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From Leuven to Lehigh, finding a second home

Gertie Steukers of Belgium browses the Lehigh bookstore with fellow international student Xiao Ci Tan of Malaysia…

It’s the end of the fall semester and many students are eagerly preparing for their study-abroad programs in the spring of 2011.

For Gertie Steukers, a trip to where many Lehigh students would typically study abroad, is a trip home.

Steukers studied at Lehigh this past semester as an exchange student from Katholieke Universiteit Leuven in Belgium. She will receive a master’s degree in contemporary history from Leuven in June.

“I knew I wanted to study in the United States. While researching, I found Lehigh had the best program in what I was looking for,” Steukers says. “I was particularly drawn to Lehigh because of its proximity to New York City and Philadelphia.”

At Lehigh, Steukers took courses in international relations and political science, including the Politics of Western Europe with Janet M. Laible, associate professor of political science, and an independent study course with Edward Morgan, university distinguished professor of political science.

She found many differences between the European and American education systems.

In European universities, she says, students choose their course of study when they enroll.

“In the United States, you can find out along the way and declare your major later. In Europe, if you choose to study biology and then decide to change your major, you have to drop out, re-enroll and start over.”

Two strategies of academic motivation

The workloads also vary, says Steukers.

“In Leuven you have one exam per class at the end of the semester. This exam covers all the material. In America, courses require students to do papers, projects and exams all year round.”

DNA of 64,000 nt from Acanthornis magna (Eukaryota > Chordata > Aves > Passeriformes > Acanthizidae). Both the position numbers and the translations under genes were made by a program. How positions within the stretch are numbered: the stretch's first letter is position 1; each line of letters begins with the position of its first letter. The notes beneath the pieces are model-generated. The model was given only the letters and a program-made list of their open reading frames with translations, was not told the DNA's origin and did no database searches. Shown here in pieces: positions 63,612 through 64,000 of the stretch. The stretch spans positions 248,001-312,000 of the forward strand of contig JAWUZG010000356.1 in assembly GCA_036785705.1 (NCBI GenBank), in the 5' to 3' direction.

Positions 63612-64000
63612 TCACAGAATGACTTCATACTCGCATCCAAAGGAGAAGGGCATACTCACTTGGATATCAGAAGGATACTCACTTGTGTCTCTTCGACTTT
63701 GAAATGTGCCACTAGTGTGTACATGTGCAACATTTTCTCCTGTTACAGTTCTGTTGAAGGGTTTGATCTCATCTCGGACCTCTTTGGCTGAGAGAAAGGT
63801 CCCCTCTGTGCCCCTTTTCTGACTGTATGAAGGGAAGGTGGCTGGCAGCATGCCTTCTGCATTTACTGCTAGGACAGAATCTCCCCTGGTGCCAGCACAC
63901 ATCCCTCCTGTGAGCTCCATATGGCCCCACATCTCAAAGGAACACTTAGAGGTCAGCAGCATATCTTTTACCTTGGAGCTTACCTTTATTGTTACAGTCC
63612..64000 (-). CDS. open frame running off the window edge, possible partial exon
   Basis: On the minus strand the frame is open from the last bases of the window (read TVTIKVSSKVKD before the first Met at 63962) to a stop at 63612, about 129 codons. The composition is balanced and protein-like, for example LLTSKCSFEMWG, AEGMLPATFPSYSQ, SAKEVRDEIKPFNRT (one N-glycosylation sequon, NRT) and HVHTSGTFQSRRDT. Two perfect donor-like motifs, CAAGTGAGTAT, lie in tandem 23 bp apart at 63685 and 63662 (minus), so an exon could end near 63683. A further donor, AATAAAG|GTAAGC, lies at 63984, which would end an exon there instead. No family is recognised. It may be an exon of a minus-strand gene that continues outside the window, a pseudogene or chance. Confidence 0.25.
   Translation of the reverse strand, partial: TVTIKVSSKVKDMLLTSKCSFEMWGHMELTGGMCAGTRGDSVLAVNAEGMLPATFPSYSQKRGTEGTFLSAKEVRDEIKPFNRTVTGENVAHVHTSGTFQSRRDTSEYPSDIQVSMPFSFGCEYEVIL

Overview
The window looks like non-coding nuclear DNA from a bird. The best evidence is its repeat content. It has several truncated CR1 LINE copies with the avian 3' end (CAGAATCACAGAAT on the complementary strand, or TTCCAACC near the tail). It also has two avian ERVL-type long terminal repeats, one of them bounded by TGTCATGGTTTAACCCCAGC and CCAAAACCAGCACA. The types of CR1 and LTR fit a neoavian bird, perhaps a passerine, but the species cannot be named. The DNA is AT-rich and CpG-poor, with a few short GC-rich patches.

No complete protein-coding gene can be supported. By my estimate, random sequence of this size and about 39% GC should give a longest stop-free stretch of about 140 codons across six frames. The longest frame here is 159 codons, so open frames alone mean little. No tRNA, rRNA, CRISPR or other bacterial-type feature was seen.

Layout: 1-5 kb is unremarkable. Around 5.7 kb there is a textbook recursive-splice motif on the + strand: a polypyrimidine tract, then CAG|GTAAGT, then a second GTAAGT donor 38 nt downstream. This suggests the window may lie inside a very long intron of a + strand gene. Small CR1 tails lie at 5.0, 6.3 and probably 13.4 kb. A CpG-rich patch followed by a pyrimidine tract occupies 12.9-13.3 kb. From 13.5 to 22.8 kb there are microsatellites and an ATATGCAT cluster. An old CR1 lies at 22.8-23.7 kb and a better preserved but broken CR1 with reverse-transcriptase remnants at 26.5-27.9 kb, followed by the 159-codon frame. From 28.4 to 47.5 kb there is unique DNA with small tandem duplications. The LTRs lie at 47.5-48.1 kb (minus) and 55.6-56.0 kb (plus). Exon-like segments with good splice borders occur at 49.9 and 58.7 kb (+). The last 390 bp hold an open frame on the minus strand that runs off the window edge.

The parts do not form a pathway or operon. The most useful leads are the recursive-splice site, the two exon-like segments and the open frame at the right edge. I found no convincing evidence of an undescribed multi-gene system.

Thus, says Steukers, while Lehigh is more stressful during the semester, students at Leuven feel the most pressure toward the end of the semester.

“I am not sure if one system is better or easier than the other. I guess that in the United States the work is more spread out and you’re forced to do it, but in Leuven students are expected to have the incentive to keep up throughout the semester on their own terms to avoid cramming at the end of the semester.”

Perhaps this is why the university library at the Katholieke Universiteit is only open until 7 p.m. and until 9 p.m. during exams.

“I am shocked by the amount of hours the Lehigh libraries remain open,” Steukers says. “I can’t believe they remain open 24 hours during exam weeks!”

Steukers enjoyed her time at Lehigh.

“I love the international environment here,” Steukers says. “I made my best friends among the international students.

“When I arrived, I knew no one and nothing, but slowly I began to start a life. The group of people you know gets bigger, everything becomes more familiar and now I feel I have a new home.”

Before she returns to Belgium, Steukers plans to visit California and then travel to the National Archives at College Park, Maryland, to do research for her thesis. Afterwards, she will return to the Lehigh Valley to meet a friend and take a trip to Boston.

Steukers has also visited New York City, Philadelphia and Washington, D.C.

“The worst part of my trip is that I am leaving in a couple of weeks,” Steukers says. “A semester here is way too short.”

Story by Liz Piscitelli

Posted on Tuesday, December 21, 2010

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